Pogue on the Future of Televisions
David Pogue is the personal-technology columnist for The New York Times. Each week, he contributes a print column, an e-mail column and an online video. In addition, he writes Pogue's Posts, one of The Times's most popular blogs. David is also an Emmy award-winning tech correspondent for CBS News, a frequent guest on NPR's "Morning Edition," and a regular on CNBC.
With over three million books in print, David is one of the world's best-selling how-to authors. He is the author or co-author of seven books in the "For Dummies" series (including Macs, Magic, Opera, and Classical Music). In 1999, he launched his own line of complete, funny computer books, the Missing Manual series, which now includes 60 titles.
David graduated summa cum laude from Yale in 1985, with distinction in music, and he spent 10 years conducting and arranging Broadway musicals.
He's been profiled on both "48 Hours" and "60 Minutes." In 2007, he was awarded an honorary doctorate in music from the Shenandoah Conservatory.
David Pogue: There’s one called Sony. I follow them all, you know?
My mission in the [New York Times] column is to present what’s new and to put it in context; so the first, the best, the cheapest, a new approach of doing something. These are always things that get my attention and my editor’s attention.
And then why it’s significant, if it’s significant. That’s the other part that every column is supposed to answer. So how is it different from what came before, what new trend?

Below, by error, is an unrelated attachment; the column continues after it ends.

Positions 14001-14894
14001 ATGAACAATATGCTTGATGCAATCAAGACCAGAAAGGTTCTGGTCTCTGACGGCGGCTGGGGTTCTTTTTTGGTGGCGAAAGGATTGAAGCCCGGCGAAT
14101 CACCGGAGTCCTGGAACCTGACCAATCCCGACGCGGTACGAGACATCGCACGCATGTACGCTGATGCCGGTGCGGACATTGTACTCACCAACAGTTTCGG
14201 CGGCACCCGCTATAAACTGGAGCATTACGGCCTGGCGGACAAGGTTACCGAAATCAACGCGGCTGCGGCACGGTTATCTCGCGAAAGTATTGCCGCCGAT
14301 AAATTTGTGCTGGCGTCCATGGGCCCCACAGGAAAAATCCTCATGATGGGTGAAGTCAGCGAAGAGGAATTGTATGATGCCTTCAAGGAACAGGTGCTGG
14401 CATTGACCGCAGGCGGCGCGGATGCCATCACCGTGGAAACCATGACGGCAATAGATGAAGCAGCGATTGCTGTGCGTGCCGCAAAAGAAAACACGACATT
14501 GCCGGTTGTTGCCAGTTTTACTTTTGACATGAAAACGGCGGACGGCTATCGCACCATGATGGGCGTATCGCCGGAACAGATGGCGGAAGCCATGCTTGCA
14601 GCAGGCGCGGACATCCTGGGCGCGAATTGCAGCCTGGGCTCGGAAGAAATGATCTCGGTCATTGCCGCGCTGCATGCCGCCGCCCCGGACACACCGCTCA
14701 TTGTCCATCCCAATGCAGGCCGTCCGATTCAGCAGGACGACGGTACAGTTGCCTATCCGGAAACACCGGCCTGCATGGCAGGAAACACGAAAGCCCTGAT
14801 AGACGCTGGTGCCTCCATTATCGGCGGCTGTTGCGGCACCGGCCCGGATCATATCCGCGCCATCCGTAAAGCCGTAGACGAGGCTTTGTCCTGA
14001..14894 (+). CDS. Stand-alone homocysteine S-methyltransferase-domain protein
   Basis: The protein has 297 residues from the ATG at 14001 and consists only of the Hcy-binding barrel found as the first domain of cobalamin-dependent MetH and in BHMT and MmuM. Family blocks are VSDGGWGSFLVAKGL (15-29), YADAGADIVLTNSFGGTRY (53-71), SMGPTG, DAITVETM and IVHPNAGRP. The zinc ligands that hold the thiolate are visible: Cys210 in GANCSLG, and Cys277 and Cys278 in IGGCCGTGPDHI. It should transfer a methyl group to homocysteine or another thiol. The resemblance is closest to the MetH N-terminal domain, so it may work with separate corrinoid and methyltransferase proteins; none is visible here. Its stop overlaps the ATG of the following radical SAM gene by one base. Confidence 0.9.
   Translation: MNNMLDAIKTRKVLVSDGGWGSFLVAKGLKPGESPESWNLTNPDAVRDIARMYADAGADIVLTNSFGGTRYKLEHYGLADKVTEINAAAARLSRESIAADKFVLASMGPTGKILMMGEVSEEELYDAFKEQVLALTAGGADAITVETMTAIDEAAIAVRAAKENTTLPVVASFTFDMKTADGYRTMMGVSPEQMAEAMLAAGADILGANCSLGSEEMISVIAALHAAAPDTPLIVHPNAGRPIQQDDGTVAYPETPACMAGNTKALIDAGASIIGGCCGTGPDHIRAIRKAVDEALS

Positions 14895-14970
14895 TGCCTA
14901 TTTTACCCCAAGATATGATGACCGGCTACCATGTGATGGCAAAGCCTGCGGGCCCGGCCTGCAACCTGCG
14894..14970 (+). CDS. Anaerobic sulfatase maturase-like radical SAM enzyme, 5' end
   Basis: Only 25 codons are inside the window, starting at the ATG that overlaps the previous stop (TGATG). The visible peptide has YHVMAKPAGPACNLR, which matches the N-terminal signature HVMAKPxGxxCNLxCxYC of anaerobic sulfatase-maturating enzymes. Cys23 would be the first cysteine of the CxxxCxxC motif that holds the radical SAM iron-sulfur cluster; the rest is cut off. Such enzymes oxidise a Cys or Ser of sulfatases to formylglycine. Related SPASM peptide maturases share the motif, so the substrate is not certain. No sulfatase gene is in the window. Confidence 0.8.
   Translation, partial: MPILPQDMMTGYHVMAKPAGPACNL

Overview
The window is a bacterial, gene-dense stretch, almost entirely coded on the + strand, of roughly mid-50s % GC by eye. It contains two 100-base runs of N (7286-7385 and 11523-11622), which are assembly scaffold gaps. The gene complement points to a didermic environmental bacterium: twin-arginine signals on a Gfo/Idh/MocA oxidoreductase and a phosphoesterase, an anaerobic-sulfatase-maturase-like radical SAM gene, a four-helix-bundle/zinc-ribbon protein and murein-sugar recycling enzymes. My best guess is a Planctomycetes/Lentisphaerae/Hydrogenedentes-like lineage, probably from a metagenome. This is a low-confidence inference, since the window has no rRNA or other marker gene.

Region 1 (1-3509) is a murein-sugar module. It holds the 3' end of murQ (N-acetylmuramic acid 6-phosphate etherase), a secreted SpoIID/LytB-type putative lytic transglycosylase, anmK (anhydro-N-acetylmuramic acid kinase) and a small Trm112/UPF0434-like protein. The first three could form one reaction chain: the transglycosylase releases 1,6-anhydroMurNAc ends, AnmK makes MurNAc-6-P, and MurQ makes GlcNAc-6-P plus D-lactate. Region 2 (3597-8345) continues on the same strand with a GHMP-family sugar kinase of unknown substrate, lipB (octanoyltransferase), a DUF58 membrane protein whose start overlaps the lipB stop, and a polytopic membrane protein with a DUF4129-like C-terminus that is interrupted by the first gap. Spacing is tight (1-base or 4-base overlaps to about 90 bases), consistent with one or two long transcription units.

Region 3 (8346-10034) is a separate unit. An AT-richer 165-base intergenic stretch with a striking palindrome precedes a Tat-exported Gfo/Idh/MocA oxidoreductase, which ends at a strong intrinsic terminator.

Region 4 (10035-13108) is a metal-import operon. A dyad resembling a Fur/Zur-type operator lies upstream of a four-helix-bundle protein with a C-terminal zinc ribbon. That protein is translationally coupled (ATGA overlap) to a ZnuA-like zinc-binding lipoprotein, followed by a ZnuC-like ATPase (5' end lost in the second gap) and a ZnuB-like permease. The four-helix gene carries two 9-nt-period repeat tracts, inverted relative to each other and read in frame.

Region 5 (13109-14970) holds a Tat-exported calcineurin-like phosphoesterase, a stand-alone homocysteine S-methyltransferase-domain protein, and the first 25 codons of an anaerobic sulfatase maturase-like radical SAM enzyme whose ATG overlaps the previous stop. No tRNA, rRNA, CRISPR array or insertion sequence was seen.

I recently reviewed the world’s first OLED television. It comes from Sony. It’s an 11-inch screen, the towering power of a shoebox lid, but it’s the most beautiful picture you’ve ever seen.
It’s not like looking out a window; it’s like looking out a window with the glass removed. You feel like you can touch what’s on the screen and it costs 25 hundred dollars. And everyone’s like, “Why would you review that? What are you, some kind of rich guy? You know, none of us can afford that.”
But that’s not the point. The point is this thing is going to wipe out plasma and LCD. It is. And better to know that now. Better to know that this was the moment when the next generation screen technology debuted.
Recorded on May 15, 2008
There's one called Sony.
If you're lacking confidence and feel like you could benefit from an ego boost, try writing your life story.
In truth, so much of what happens to us in life is random – we are pawns at the mercy of Lady Luck. To take ownership of our experiences and exert a feeling of control over our future, we tell stories about ourselves that weave meaning and continuity into our personal identity.
The controversial herbicide is everywhere, apparently.
- U.S. PIRG tested 20 beers and wines, including organics, and found Roundup's active ingredient in almost all of them.
- A jury on August 2018 awarded a non-Hodgkin's lymphoma victim $289 million in Roundup damages.
- Bayer/Monsanto says Roundup is totally safe. Others disagree.
A space memorial company plans to launch the ashes of "Pikachu," a well-loved Tabby, into space.
- Steve Munt, Pikachu's owner, created a GoFundMe page to raise money for the mission.
- If all goes according to plan, Pikachu will be the second cat to enter space, the first being a French feline named Felicette.
- It might seem frivolous, but the cat-lovers commenting on Munt's GoFundMe page would likely disagree.
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